Never in my life have I experienced anything as annoying, upsetting or debilitating as the cough I have endured for months due to lisinopril. Coughing fits would sneak up on me during the day and plague me all night long! The cough is similar to bronchitis, but accompanied by a waterfall of mucous and weepy eyes that make it impossible to go out of the house without boxes of tissues and bottles of water. It wasn't until I had a thyroidectomy that I received some relief. Worried that I would start coughing during surgery, the anesthesiologist assured me that that would not happen due to suppressant qualities of the anesthesia. While in the hospital, and then at home recuperating, I noticed that my cough had disappeared! No bone-jarring coughing, no mucous, no weepy eyes. I thought I was cured (hooray)! My jubilation was short-lived, however, when I went off my prescribed pain relievers. It wasn't until I had to continue with my medication a few days later that I realized that my cough was gone---again! My doctor had prescribed 50 mg. of Tramadol HCL for pain, but I was receiving an added benefit of cough relief! Tramadol is a non-narcotic, non-addictive pain reliever that can only be obtained by prescription. I was stunned that it totally suppressed my cough. My doctor has renewed the prescription since my surgery over a month ago. I don't know the long-range implications of taking this drug, but I plan to discuss this with my doctor on my next visit. Tramadol can be taken every 4 - 6 hours, but I only need to take it twice a day. Once in the morning and once at night, and I am good to go! Other pain relievers might have the same effect, but I can only attest to the effectiveness of this particular med. You might want to discuss this option with your doctor to see if it would be appropriate for your situation. You will need a prescription to purchase it. My heart goes out to all of you suffering from this insidious side effect of lisinopril. Who could possibly imagine a side effect lasting so long following the cessation of the drug?View Thread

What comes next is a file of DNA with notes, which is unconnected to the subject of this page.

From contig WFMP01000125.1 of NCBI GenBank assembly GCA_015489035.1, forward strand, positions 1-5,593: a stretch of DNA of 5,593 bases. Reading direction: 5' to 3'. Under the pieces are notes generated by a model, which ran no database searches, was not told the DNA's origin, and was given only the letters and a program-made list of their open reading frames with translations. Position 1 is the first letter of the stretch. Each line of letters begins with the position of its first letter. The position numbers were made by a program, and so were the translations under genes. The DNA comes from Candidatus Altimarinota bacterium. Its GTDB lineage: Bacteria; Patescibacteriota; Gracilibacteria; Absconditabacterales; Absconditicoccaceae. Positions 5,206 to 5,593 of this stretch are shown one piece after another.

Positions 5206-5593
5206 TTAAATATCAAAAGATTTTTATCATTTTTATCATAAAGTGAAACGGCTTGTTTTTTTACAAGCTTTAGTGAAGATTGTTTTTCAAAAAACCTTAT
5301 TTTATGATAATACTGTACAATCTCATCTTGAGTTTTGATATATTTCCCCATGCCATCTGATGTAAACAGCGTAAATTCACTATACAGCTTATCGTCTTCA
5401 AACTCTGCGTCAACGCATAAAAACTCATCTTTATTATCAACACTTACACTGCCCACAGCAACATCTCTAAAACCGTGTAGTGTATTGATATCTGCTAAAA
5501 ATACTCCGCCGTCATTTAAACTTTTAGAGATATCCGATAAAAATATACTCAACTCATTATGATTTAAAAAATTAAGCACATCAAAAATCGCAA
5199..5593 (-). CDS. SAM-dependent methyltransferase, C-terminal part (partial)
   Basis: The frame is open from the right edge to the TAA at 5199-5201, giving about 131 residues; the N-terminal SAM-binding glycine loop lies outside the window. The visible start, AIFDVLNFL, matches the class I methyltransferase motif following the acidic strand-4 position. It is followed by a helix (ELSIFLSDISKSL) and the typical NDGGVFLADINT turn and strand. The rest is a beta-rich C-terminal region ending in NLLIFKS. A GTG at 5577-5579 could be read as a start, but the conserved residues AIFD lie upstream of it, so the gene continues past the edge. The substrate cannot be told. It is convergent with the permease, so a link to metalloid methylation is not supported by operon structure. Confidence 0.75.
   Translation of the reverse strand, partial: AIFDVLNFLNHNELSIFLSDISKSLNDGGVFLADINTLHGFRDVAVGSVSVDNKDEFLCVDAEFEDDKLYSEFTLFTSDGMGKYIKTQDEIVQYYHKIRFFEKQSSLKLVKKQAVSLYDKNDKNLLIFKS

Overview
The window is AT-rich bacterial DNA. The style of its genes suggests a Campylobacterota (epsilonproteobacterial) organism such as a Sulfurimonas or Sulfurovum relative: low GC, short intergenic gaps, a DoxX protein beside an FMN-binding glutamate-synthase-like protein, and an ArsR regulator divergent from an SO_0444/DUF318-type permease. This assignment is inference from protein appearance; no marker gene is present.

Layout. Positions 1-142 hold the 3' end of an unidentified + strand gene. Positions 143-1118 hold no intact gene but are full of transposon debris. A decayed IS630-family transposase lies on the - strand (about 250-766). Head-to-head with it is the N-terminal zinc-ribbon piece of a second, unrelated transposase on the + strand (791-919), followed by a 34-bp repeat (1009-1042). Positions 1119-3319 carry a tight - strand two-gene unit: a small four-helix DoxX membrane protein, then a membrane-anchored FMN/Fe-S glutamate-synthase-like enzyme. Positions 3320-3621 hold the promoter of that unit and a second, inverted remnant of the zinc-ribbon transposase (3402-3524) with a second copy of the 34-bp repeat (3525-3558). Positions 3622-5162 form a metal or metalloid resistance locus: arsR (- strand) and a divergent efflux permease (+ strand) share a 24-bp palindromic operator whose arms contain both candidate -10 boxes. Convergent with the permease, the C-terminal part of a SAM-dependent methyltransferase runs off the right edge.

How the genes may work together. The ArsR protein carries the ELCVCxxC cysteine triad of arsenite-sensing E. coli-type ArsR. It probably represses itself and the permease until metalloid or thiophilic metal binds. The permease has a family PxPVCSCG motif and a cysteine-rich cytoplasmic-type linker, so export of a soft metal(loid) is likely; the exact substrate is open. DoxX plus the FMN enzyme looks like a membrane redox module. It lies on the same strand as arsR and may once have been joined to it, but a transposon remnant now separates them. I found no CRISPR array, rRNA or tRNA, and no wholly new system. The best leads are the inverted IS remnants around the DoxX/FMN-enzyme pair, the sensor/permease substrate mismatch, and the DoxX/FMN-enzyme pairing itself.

The opinions expressed in WebMD Communities are solely those of the User, who may or may not have medical or scientific training. These opinions do not represent the opinions of WebMD. Communities are not reviewed by a WebMD physician or any member of the WebMD editorial staff for accuracy, balance, objectivity, or any other reason except for compliance with our Terms and Conditions. Some of these opinions may contain information about treatments or uses of drug products that have not been approved by the U.S. Food and Drug Administration. WebMD does not endorse any specific product, service or treatment.
Do not consider Communities as medical advice. Never delay or disregard seeking professional medical advice from your doctor or other qualified healthcare provider because of something you have read on WebMD. You should always speak with your doctor before you start, stop, or change any prescribed part of your care plan or treatment. WebMD understands that reading individual, real-life experiences can be a helpful resource, but it is never a substitute for professional medical advice, diagnosis, or treatment from a qualified health care provider. If you think you may have a medical emergency, call your doctor or dial 911 immediately.